Young offenders taking part in supervised meetings with their Western Australian victims are finding the experience more daunting than appearing in court.
Both the victims and offenders benefit from the court-supervised process, which enables victims to confront offenders to receive apologies and offenders to better appreciate the consequences of their crimes.
In some cases the offender and parents agreed to provide restitution to the victims in the form of cash or work.
Community Services Minister Eric Ripper said today these were some of the findings of an evaluation, after 12 months, of the Department for Community Service's pilot Offender Reparation scheme.
Mr Ripper said the results were encouraging and warranted the continuation of the scheme, together with consideration of expanding it to a number of other areas of the State.
"This reparation process could be further expanded by the introduction of a system based on the New Zealand Family Group Conference Scheme," the Minister said.
"As a forerunner to this, the Government will establish juvenile justice teams in four pilot areas of the State by the end of the year."
Children's Court Magistrates had referred 97 young offenders to the Reparation Schemes which currently operated in Midland, Northam and Bunbury. Seventy-one reparations had been successfully concluded.
"Only offenders considered suitable are recommended by the magistrates, and the initial choice to take part rests with the victim and offender. Some victims do not wish to take part, and should the offenders refuse to participate, they are still dealt with by the Court."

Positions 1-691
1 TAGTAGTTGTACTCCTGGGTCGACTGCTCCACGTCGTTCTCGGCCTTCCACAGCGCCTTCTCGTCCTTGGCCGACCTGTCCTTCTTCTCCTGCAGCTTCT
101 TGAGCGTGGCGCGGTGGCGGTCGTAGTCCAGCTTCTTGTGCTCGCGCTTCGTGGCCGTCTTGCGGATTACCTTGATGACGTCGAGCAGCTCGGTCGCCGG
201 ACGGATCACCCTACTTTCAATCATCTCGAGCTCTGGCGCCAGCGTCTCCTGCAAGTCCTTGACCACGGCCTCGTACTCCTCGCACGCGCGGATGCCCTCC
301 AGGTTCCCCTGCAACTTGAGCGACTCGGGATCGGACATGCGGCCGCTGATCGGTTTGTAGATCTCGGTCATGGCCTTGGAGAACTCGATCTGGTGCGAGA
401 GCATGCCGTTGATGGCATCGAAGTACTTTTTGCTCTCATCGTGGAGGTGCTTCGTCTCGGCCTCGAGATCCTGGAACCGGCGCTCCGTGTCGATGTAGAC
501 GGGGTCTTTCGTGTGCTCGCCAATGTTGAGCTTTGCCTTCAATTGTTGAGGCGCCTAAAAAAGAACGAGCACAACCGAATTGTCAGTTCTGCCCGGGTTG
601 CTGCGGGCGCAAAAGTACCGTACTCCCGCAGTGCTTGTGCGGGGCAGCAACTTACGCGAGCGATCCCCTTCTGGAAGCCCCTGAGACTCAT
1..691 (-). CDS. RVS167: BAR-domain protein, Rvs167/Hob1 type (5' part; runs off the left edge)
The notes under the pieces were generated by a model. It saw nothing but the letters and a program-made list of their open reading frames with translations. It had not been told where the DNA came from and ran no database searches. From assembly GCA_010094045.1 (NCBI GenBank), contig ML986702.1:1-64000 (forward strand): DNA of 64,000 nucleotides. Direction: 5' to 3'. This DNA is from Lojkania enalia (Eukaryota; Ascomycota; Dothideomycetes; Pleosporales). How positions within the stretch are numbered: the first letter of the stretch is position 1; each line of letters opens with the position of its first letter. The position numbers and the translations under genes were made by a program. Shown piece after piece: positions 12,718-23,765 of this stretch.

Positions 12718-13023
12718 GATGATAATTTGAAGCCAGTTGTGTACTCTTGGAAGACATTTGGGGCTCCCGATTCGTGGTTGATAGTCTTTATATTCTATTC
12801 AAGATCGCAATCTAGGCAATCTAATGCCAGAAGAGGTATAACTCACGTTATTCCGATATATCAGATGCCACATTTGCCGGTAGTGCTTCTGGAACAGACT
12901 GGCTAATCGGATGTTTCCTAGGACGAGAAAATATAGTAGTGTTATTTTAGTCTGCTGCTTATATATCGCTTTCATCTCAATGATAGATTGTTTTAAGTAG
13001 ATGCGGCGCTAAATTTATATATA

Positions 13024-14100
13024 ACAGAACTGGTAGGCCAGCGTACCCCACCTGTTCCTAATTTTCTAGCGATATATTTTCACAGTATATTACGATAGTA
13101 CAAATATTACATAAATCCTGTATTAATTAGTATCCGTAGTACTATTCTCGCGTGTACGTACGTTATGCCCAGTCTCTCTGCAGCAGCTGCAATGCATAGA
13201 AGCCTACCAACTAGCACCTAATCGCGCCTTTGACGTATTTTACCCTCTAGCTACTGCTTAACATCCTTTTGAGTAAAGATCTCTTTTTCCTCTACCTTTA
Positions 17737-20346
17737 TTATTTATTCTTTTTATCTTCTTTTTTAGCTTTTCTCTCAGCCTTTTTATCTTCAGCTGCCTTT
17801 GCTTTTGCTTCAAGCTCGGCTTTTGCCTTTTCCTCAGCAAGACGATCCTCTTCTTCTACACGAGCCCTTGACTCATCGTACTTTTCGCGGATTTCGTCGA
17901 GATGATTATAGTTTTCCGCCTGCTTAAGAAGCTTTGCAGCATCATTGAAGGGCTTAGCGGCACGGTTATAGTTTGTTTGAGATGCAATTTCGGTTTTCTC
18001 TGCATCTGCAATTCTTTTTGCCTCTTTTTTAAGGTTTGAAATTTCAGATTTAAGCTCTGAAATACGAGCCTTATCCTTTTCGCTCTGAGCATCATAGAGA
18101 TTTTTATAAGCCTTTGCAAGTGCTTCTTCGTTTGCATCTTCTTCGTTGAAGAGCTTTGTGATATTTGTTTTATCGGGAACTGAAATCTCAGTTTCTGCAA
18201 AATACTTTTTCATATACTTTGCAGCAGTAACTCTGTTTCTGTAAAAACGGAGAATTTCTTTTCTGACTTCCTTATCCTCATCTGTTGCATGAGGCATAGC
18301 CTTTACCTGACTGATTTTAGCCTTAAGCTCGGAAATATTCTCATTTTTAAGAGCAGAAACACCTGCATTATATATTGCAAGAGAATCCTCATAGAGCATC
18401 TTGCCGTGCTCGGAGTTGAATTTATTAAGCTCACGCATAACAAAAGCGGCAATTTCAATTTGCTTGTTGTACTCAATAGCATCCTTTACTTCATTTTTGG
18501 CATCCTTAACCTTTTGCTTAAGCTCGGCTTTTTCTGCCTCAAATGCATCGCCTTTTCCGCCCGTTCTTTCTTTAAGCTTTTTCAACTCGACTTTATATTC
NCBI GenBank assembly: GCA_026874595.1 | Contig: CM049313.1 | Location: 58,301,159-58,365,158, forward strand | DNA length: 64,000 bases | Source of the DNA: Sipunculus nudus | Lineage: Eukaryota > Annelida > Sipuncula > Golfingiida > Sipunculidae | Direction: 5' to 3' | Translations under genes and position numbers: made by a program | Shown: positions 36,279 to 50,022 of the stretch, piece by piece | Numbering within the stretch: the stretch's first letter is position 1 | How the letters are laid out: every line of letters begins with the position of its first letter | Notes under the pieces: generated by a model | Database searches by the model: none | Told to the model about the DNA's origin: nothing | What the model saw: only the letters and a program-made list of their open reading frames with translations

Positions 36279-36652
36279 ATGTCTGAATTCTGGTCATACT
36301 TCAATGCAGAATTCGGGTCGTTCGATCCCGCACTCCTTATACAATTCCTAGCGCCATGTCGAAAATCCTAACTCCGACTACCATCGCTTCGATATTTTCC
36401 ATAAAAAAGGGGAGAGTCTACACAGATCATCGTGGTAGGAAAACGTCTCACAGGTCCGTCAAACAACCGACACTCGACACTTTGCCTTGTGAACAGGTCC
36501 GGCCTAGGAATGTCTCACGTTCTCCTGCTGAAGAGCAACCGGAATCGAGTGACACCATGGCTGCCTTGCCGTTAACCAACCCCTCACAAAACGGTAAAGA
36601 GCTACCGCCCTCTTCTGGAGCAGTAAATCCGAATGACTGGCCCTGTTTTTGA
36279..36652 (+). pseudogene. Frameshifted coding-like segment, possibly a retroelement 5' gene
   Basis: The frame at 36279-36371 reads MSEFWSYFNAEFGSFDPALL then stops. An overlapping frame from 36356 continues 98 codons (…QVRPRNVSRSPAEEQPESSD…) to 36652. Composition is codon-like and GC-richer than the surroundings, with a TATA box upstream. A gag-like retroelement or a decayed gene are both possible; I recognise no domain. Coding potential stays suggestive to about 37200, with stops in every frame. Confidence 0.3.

Department for Community Services mediators closely supervised the victim-offender meetings and the negotiated outcome had to be ratified by the court. A written report on the results of the reparation meeting was taken into consideration by the magistrate when sentencing the offender.
A survey, completed by 31 victims who participated in the Midland scheme, showed that more than two-thirds felt better for having taken part. The vast majority of offenders found the experience difficult but gained better respect for the seriousness of their actions.
"This initiative brings offenders face-to-face with the people they have disadvantaged and the results show the offenders are mortified by the suffering they caused. The evaluation shows that the scheme successfully provides victims with greater direct involvement in the judicial process and helps them resolve their feelings about offences."
Mr Ripper said the reparation schemes were part of the Government's comprehensive and balanced approach to juvenile crime and its commitment to better address the needs of victims.
"This commitment is further demonstrated by the expansion of the Victims' Support Unit, the institution of a Charter of Victims' Rights, victim empathy programs in juvenile detention centres and the tailoring of Community Service and Conditional Release Orders to the needs of victims," he said.